Rewards and risks
According to a new study, there appears to be growing support for human augmentation.
Commissioned by cybersecurity firm Kasperksy in partnership with research group Opinium, 14,500 people in 16 countries across Europe and North Africa were canvassed between 9–27 July to reveal widely contrasting views on what people would enhance, ethical and security dilemmas, and government regulation.
The survey found that 92 percent of respondents say they would improve themselves if they could, while just under two-thirds would consider augmenting their body either temporarily or permanently.
Interestingly, respondents from southern Europe along with Morocco were far more enthusiastic about the prospect of human augmentation than their (more technologically advanced) northern neighbours.
An overwhelming 81 percent of Italians would consider augmentation, compared with just 33 percent of UK respondents. People in the Iberian nations of Spain and Portugal are the most open to the idea, with 60 percent of each country believing it is acceptable.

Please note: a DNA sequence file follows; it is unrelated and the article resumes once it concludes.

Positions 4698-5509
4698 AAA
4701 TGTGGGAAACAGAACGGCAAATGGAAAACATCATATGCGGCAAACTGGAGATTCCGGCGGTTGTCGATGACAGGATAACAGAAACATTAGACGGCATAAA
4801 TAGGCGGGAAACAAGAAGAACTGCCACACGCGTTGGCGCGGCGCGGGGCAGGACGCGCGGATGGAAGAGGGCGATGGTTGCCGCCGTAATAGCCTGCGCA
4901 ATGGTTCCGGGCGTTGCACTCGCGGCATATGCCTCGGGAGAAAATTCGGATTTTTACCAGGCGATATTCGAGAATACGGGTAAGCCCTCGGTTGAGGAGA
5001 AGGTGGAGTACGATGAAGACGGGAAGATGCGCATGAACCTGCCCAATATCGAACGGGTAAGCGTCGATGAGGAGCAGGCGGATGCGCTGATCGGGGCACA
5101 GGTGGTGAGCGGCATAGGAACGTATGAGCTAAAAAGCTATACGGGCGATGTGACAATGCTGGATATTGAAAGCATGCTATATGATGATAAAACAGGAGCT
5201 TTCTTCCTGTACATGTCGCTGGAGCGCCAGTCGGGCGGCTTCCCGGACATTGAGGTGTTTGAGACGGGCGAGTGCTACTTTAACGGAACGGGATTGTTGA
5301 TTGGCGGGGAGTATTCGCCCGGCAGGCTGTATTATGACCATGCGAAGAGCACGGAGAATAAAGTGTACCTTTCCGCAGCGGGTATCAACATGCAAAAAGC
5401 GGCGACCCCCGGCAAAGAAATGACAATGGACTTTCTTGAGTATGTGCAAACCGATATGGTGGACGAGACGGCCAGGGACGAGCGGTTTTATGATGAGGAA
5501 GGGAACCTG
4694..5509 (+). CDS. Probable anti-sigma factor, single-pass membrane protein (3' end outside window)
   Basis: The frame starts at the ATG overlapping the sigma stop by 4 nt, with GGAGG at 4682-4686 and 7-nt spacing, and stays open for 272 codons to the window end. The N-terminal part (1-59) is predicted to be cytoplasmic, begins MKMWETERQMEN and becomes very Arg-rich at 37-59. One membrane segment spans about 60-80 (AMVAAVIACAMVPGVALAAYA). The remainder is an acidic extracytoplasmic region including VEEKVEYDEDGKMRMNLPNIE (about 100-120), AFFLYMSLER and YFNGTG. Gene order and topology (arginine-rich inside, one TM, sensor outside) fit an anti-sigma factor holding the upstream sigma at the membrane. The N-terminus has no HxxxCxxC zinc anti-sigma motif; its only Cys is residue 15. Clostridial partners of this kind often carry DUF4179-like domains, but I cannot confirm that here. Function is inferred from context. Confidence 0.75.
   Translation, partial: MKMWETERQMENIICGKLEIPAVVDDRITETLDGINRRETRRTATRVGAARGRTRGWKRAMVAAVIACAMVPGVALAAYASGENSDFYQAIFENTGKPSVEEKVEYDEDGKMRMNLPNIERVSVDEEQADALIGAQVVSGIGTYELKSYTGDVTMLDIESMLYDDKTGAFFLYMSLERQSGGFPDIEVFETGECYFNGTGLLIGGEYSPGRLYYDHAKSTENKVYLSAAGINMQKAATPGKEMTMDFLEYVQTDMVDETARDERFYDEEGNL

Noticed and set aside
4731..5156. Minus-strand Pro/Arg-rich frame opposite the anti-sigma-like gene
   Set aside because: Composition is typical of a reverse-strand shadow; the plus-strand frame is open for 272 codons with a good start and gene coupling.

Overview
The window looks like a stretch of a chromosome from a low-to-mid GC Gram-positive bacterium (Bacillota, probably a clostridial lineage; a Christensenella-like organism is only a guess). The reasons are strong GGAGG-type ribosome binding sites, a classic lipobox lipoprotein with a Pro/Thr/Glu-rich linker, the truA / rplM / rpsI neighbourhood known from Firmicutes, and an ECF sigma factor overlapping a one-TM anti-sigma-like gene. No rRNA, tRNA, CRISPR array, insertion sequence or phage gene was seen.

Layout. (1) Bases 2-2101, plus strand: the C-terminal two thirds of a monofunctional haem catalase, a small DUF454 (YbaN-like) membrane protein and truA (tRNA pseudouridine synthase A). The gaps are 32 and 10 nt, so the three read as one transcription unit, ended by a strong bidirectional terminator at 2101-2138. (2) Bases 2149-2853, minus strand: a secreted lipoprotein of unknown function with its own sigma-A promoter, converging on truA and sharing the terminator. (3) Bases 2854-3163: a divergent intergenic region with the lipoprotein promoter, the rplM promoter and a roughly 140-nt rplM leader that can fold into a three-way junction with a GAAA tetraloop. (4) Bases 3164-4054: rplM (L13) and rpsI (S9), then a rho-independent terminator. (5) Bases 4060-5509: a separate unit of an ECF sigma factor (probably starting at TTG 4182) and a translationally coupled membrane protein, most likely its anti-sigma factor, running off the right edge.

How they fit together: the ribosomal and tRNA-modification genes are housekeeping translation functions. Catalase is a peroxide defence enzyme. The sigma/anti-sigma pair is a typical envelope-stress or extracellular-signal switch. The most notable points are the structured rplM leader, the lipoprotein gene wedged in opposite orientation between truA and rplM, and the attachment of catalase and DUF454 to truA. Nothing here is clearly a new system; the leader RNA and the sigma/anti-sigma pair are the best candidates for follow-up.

Overall, the UK and France are the most sceptical, with 36 percent of Brits and 30 percent of French adults against the concept, and more than half (52 percent and 53 percent) considering it a danger to society.
Moroccans, the only non-Europeans polled in the survey, are the most optimistic (49 percent) for human augmentation’s potential to level the playing field and encourage equality, while Brits (19 percent) and the Swiss (20 percent) are the least optimistic. 58 percent of Moroccans believe it will allow humans to express themselves more creatively.
Across the board, those who agree with human augmentation placed overall physical health (40 percent) as their number one priority and cited it’s potential to improve the quality of life (53 percent) and reduce suffering (39 percent) as the primary reasons for their support.
Age and gender also played a role in respondents’ desires and expectations.
Older people had more support for augmentation that would improve their health, while younger respondents were more focused on enhancing their appearance and sporting abilities.